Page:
Dr Catherine
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8-15 years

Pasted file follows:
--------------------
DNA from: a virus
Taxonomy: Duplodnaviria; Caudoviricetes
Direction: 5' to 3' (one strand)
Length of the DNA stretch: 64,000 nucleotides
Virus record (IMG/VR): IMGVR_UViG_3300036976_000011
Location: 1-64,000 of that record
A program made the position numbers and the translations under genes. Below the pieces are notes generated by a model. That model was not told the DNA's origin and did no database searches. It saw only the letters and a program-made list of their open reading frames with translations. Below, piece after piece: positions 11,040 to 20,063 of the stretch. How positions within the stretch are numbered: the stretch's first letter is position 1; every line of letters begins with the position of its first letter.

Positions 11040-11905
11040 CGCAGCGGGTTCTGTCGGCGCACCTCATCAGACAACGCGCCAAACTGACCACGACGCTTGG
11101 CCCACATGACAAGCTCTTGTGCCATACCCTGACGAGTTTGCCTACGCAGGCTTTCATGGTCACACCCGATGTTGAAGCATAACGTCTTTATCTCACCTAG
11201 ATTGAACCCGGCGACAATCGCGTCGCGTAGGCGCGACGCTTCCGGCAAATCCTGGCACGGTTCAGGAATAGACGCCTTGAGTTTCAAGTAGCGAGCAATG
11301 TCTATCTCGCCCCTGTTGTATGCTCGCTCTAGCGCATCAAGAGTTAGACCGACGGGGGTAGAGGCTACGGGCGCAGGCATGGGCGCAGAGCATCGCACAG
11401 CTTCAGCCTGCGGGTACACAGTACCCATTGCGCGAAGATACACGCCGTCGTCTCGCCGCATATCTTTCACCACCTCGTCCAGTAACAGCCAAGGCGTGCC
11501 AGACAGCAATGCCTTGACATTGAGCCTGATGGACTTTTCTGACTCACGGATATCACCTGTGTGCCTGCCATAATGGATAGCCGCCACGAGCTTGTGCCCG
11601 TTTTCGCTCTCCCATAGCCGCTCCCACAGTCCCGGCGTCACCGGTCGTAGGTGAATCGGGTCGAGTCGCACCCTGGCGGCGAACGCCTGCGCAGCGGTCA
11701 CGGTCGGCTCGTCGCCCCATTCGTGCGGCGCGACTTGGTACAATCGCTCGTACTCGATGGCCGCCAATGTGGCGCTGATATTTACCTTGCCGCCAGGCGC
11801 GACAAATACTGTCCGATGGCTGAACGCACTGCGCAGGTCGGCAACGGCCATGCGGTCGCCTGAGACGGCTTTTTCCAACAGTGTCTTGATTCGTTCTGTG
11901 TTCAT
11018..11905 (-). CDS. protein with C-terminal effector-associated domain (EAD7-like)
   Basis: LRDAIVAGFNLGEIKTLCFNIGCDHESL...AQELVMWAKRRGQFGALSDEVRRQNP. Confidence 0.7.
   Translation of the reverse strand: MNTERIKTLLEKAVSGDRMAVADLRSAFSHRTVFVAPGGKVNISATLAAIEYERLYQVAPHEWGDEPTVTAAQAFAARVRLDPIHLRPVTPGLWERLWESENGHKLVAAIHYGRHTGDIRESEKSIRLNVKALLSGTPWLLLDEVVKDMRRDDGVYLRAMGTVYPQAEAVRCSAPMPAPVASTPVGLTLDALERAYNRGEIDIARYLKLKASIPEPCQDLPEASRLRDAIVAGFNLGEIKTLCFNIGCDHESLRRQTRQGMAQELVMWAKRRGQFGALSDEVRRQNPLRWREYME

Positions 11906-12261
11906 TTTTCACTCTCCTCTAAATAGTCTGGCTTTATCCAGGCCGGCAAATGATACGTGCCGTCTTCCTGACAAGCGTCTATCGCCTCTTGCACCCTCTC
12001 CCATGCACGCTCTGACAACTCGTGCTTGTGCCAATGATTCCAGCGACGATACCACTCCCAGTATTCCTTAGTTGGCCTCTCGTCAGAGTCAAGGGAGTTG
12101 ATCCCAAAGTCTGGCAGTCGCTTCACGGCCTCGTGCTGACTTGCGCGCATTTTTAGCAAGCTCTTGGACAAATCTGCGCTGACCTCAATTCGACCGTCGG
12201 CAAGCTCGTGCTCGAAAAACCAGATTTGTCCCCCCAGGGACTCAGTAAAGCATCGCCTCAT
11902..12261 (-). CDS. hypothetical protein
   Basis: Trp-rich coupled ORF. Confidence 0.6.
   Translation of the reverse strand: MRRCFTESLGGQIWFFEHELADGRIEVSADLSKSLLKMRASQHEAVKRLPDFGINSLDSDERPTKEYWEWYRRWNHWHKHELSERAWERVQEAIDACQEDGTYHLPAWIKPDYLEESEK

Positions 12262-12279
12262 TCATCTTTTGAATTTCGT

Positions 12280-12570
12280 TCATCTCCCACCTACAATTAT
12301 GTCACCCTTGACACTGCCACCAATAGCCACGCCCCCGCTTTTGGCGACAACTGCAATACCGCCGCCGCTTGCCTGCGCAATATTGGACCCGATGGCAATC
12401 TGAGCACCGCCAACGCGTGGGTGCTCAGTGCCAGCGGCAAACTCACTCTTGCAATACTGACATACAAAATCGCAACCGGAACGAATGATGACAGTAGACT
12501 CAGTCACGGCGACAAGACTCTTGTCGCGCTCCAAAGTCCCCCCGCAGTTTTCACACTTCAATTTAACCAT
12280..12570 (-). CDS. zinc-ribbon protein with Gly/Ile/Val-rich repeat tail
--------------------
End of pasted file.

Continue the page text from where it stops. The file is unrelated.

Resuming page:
Hi Gail, Bedwetting can be incredibly challenging to manage, and even more so when it starts to impact on children’s school and extra-curricula activities. Given the issues with leakage you could make up a few sleeping bag liners that can be disposed of in the morning if need be. Some camping stores also sell sleeping bag liners, you could possibly try purchasing these online. If he wears DryNites he can store his DryNites at the bottom of his sleeping bag so that they are not in full view. He may want to take along some deodorant spray to avoid any odour. Sometimes it’s a good idea to have a practice run at home so that he feels more confident when he is with his friends. Given the nights are starting to become a bit cooler it should be a little easier to disguise his DryNites. Wearing an oversized pyjama pant or nylon track pant is one option – some children find wearing underpants over the top of their DryNites also reduces any sound. One treatment recommended by doctors for use on school camps or sleepovers is a nasal spray. The nasal spray medication is like a synthetic version of ADH (antidiuretic hormone), which is designed to inhibit the amount of urine produced by the kidneys overnight. This does not work with all children so it’s a good idea to try this before going on camp or having a sleepover. Speak with one of his teachers and discuss ways that his bedwetting can be discretely managed while on camp. I very much doubt that your son is the first person to attend camp that experiences bedwetting and you may find they already have supportive procedures in place. All the best!